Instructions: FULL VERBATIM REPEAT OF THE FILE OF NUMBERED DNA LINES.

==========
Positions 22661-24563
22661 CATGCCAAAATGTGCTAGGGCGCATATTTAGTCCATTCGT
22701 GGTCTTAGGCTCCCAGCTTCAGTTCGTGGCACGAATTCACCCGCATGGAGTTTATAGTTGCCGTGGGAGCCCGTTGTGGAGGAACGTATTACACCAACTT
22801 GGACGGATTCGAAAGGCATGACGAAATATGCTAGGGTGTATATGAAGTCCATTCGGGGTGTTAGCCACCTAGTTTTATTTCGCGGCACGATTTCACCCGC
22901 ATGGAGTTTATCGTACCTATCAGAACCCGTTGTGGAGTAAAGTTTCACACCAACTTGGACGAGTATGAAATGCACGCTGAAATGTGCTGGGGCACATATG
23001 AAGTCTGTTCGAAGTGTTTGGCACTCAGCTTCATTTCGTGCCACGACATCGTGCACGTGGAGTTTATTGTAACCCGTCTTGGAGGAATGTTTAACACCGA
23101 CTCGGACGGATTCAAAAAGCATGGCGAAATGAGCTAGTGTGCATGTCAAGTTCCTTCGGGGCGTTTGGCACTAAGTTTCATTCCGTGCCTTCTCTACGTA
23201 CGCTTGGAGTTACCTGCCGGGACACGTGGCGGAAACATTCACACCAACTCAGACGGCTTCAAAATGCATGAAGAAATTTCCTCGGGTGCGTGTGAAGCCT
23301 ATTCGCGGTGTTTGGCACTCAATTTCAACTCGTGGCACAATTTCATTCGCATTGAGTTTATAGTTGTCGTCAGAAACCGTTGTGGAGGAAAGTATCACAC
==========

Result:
Positions 22661-24563
22661 CATGCCAAAATGTGCTAGGGCGCATATTTAGTCCATTCGT
22701 GGTCTTAGGCTCCCAGCTTCAGTTCGTGGCACGAATTCACCCGCATGGAGTTTATAGTTGCCGTGGGAGCCCGTTGTGGAGGAACGTATTACACCAACTT
22801 GGACGGATTCGAAAGGCATGACGAAATATGCTAGGGTGTATATGAAGTCCATTCGGGGTGTTAGCCACCTAGTTTTATTTCGCGGCACGATTTCACCCGC
22901 ATGGAGTTTATCGTACCTATCAGAACCCGTTGTGGAGTAAAGTTTCACACCAACTTGGACGAGTATGAAATGCACGCTGAAATGTGCTGGGGCACATATG
23001 AAGTCTGTTCGAAGTGTTTGGCACTCAGCTTCATTTCGTGCCACGACATCGTGCACGTGGAGTTTATTGTAACCCGTCTTGGAGGAATGTTTAACACCGA
23101 CTCGGACGGATTCAAAAAGCATGGCGAAATGAGCTAGTGTGCATGTCAAGTTCCTTCGGGGCGTTTGGCACTAAGTTTCATTCCGTGCCTTCTCTACGTA
23201 CGCTTGGAGTTACCTGCCGGGACACGTGGCGGAAACATTCACACCAACTCAGACGGCTTCAAAATGCATGAAGAAATTTCCTCGGGTGCGTGTGAAGCCT
23301 ATTCGCGGTGTTTGGCACTCAATTTCAACTCGTGGCACAATTTCATTCGCATTGAGTTTATAGTTGTCGTCAGAAACCGTTGTGGAGGAAAGTATCACAC